A tweet from our columnist Ian Leslie linking to a review of a Tears For Fears (henceforth TFF) gig in Liverpool piqued my interest: “Reading this review, with its list of indelible songs, reminded me what an incredible band they were. I didn’t realise it at the time.” I used to like TFF in the 1980s but never enough to buy their records (they weren’t quite cool enough for my vinyl “collection”). Last year my old friend Matthew – a fellow “futurist” back in the day – invited me down to Brighton for a TFF gig. But it was cancelled after the death of singer-songwriter Roland Orzabal’s wife and I couldn’t make the rearranged date.
And now, on a whim, here we are at the charmless O2 arena waiting for Roland and Curt Smith – two guys from Bath who fleetingly in the mid-1980s ruled the pop world – to put on a show. “This is the biggest venue we’ve ever played in the UK,” Orzabal says when he arrives. “There’s a fuck of a lot of people here! Thank you for waiting.” When his fellow singer-songwriter Smith spoke, his American-ish accent reminded us that he left these islands long ago to settle in California, as one does.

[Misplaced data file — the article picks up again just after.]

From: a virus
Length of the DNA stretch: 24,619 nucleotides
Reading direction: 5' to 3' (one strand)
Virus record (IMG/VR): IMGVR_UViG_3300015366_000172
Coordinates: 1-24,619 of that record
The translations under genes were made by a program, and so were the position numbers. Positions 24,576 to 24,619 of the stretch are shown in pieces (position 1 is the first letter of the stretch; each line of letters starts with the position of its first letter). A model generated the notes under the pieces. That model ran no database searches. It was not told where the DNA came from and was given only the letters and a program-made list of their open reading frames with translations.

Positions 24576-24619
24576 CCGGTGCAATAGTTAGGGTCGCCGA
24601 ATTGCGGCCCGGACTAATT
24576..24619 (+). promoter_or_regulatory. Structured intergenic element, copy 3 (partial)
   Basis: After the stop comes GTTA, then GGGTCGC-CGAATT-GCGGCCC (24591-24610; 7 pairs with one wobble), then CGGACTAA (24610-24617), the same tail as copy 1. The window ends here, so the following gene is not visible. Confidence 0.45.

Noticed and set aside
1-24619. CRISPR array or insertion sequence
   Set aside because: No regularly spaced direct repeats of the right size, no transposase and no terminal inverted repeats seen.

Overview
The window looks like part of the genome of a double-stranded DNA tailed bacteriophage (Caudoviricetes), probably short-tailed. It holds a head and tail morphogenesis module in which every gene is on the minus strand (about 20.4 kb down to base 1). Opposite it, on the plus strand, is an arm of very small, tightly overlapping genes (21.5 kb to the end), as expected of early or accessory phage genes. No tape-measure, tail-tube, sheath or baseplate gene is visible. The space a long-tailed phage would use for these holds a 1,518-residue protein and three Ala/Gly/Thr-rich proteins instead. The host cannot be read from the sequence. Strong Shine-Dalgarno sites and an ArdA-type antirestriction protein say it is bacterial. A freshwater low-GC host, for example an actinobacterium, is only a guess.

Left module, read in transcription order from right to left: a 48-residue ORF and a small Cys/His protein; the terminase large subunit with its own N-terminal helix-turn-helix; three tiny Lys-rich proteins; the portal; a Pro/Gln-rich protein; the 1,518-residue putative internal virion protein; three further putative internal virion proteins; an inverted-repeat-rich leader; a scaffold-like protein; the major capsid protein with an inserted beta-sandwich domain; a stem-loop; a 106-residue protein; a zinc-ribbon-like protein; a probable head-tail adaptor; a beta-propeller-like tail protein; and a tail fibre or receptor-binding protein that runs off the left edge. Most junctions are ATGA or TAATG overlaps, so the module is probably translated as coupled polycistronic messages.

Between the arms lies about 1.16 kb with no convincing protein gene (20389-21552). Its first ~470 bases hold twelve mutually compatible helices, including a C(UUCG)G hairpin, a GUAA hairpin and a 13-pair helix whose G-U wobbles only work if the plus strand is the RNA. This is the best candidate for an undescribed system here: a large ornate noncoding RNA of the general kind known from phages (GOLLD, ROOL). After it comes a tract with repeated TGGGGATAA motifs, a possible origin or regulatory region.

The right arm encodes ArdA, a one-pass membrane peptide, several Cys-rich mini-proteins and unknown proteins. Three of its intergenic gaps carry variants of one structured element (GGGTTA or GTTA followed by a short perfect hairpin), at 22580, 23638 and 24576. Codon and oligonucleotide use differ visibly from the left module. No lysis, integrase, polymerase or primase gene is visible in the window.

Influenced by Japan, Joy Division and Gary Numan, TFF started out experimenting with austere electronics and singing songs of youthful alienation: “Mad World”, “Pale Shelter”, “Change”. But they could also write sweet melodies and catchy, anthemic choruses. They rode the MTV wave and, like many British bands of the era, had serious success in America: “Everybody Wants to Rule the World” and “Shout” both reached number one in 1985.
In London, for one night only, they played a tightly syncopated 90-minute set and enjoyed themselves. Yet how strange it must be in your late fifties to be performing songs you wrote mostly in your early twenties, even if your audience has aged with you and seems utterly delighted to be reminded of how it once felt to be so young.
Tears For Fears
O2 Arena, London SE10
This article appears in the 13 Feb 2019 issue of the New Statesman, The revolution that fuelled radical Islam